This is old (Jan. 2002)
Recently, I took the big step: I became an independent worker, a freelancer. Yes, I work at home. It's great, but even after a short while, I began to realise that there were some changes in my behaviour as far as it concerns finance and spending money. So I thought it would be a good idea to start keeping track of my personal accounts, what with me having more time to go shopping. I never thought I would do this, really. But now I do, and I'm feeling more secure knowing exactly how I spend my income.
I'm generally not the one to start using a new program in this household, so where was I going to start? Freshmeat would probably be the place. I entered the keyword "financial" and there was what I was looking for, a whole category named Office/Business::Financial::Accounting, with 54 projects. Now I wasn't going to test 54 applications, so I selected from those, using my standard criteria for applications:
I based my selection on freshmeat indications about license type and last update date, which had to be in the last 6 months. This way, I selected 18 projects:
Then I started downloading and a second narrowing of my selection.
The first program, Accounting, has no dependencies filed, downloaded very quick since it's very small, but there was no documentation with the tar.gz-package. But I'm willing to give everything a fair chance, so I went for the project's homepage. This didn't help me, newbie, enough, so I abandoned Accounting and went on to the next program.
That was Compiere. This was looking a lot nicer, with extended support, mailinglists, bugfix requests and everything. It is based on a solid client-server model, but I needed an Oracle server. Now, in my better days maybe I can pass for a middle-sized company, but even then I wouldn't be using Oracle, since in my opinion, only 5 % of the people using Oracle really need it. It's a good product, but I'd rather use PostgreSQL which fits (almost) exactly the same purposes and is free. Even when some of you might say that you can download Oracle for free for Linux, it eats diskspace anyway.
Next came Emma, an Easy Money MAnagement program. Emma requires Gtk+ and Gnome, and preferably Python as well. As I'm running Ximian in my desktop environment, this was no problem. I downloaded the emma-0.7-7.i386.rpm package, first try the easy way, you can always compile the source later if it doesn't work. I installed the RPM package, which took about 2 seconds, and eagerly started the emma program. And there was my first image, after only 3 tries!
I felt at home immediately, Emma has the Gnome look and feel, with helpwindows and helpfunctions where you expect them, e.g. each button has a little helpbar that appears when you hold the mouse over it for a second. This really helps suspicious users like myself over the edge. I like a program that doesn't scare me, so I like an intuitive user interface. Emma sets up a series of standard accounts, including all kinds of costs and expenses you can imagine, ranging from carr and child care bills to income from tax refunding and lotteries, very complete.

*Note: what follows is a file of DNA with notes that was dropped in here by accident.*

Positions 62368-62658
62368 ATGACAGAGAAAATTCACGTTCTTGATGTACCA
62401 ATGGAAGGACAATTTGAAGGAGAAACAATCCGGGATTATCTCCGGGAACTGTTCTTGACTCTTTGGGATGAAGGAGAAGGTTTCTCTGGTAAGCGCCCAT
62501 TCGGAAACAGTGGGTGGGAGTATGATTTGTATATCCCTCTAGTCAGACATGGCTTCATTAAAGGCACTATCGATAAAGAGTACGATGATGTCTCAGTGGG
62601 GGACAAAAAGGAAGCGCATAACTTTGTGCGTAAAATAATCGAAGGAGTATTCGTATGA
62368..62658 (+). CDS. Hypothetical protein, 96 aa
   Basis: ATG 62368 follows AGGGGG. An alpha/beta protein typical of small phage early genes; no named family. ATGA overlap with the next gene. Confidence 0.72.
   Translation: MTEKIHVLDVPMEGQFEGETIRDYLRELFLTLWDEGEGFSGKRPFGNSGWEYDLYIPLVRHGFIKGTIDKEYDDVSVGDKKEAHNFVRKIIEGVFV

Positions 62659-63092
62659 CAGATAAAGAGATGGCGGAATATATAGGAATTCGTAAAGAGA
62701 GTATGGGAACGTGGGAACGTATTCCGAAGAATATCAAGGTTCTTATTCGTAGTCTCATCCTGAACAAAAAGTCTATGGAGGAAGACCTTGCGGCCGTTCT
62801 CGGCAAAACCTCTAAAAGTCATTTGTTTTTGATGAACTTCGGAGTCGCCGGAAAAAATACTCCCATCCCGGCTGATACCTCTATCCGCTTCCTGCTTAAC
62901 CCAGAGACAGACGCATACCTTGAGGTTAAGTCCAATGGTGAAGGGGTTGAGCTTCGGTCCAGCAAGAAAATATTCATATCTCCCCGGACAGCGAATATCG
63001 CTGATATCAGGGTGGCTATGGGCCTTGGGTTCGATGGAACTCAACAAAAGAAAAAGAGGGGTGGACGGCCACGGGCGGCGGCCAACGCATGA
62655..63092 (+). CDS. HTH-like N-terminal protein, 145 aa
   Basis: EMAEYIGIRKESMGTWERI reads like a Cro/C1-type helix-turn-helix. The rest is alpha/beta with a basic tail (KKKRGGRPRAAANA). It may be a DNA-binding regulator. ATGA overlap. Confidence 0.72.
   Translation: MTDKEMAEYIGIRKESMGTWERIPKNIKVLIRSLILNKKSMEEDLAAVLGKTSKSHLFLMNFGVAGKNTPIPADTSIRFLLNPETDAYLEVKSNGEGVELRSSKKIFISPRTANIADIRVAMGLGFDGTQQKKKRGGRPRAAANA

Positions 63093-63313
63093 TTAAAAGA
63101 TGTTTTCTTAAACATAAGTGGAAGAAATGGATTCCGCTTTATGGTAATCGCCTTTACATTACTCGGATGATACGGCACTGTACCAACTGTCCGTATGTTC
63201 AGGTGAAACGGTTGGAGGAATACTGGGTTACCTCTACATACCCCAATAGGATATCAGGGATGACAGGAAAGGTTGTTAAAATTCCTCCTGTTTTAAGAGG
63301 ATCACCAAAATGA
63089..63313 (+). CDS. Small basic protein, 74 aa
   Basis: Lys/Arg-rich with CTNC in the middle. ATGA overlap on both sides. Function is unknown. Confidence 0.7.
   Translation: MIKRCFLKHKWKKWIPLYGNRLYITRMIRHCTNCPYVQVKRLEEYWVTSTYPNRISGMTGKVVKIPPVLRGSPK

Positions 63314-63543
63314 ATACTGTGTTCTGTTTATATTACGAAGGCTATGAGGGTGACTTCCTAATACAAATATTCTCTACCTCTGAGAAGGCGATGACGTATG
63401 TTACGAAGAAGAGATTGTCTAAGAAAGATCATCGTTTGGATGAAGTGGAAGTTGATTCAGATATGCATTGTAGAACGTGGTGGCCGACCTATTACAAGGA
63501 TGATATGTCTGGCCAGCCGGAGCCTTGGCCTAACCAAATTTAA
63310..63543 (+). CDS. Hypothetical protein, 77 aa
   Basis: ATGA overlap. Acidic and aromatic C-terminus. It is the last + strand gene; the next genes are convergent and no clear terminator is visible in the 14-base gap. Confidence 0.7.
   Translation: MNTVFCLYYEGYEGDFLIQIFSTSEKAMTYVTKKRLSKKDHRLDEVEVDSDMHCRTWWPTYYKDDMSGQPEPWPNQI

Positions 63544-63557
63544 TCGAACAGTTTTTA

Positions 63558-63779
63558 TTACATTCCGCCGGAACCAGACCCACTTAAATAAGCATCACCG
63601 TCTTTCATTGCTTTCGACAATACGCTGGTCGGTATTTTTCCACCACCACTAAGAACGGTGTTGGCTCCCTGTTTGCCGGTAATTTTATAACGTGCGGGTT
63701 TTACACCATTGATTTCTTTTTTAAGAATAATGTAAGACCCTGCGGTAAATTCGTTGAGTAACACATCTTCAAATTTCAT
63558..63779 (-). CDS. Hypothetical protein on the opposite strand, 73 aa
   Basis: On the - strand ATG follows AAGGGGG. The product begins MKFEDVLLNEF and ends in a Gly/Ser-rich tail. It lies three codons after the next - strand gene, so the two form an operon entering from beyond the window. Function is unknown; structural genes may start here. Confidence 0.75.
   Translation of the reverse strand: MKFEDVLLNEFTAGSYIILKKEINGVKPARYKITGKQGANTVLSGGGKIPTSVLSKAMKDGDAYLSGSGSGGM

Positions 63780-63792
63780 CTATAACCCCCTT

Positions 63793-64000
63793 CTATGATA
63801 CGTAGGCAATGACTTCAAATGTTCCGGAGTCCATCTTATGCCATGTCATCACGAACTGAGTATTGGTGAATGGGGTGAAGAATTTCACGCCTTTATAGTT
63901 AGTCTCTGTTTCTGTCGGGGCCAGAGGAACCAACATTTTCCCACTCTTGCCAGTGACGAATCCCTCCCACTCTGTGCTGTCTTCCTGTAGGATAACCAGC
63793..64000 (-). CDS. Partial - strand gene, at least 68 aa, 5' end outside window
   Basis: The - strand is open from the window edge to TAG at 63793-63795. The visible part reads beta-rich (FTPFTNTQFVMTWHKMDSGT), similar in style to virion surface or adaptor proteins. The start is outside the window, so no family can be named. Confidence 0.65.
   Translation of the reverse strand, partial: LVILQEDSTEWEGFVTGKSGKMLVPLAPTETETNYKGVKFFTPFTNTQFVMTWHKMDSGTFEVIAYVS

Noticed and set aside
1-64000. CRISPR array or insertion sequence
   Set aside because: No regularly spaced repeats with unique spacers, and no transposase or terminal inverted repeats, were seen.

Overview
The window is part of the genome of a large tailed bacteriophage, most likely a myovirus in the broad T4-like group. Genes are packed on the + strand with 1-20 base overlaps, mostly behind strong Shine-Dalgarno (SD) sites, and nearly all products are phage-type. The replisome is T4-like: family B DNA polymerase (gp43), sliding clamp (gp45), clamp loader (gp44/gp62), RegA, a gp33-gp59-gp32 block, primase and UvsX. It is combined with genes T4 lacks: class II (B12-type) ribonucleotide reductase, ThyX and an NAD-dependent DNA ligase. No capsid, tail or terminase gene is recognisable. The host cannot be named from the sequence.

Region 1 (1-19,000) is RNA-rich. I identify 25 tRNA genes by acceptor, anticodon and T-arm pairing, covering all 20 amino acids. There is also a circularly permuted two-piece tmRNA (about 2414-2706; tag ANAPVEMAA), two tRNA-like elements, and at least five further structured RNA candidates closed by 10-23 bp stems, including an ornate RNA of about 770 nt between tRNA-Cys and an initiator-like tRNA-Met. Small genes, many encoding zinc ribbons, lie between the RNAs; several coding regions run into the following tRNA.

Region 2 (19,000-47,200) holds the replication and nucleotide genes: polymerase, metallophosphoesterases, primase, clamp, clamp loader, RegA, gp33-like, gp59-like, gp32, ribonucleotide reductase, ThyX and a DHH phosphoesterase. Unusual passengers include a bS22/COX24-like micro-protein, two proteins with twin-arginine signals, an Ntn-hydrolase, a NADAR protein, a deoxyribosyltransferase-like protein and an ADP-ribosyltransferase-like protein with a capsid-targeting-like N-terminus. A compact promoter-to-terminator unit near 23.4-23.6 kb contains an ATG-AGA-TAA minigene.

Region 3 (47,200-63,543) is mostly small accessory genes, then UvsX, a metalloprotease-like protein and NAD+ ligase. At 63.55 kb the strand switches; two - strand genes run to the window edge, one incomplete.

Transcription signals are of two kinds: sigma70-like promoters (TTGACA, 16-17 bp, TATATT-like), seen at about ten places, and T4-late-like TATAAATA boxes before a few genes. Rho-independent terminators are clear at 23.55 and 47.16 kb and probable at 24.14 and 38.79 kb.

Your actual data are saved in a plain textfile, which you can store anywhere. Afterwards you start Emma with this file as an argumand to the emma-command.
There is, as far as I could see, no currency defined, so this is an international application. Accounting is always double-entry, so you will know where your money came from, and more importantly, where it went. As shown in the picture, Emma supports hierarchical accounts, e.g. health care is split up in dental care, hospital costs, medicaments, doctor costs and vision care. You can even plan expenses in advance with the schedule function. Transactions can be limited, sorted and highlighted in several ways, which allows the transaction overview to be easily interpreted. Nice colours, too.
After having entered some test transactions I wanted to try the Report Creation Druid, which seemed a nice idea and is fairly adaptable as you can see below
but Emma crashed with a segfault when I tried to do something with the report. Also, there was supposed to be a charting function, according to the Emma-project homepage, but I didn't have those. Maybe I should have compiled the source...
According to the author, it should be fairly easy to adapt emma to your specific needs, using the python interface. I will try it, to link Emma to my bank account. Later ;-) Emma is also available in German, French, Japanese, Polish and Swedish. And they have a Debian package. There's a mailinglist and a list of authors in case you are having troubles. There's still a good deal of work to do, but in my opinion Emma can be a useful program the way it is now. I gave them a good score on freshmeat, I think we will be hearing more of Emma in the future.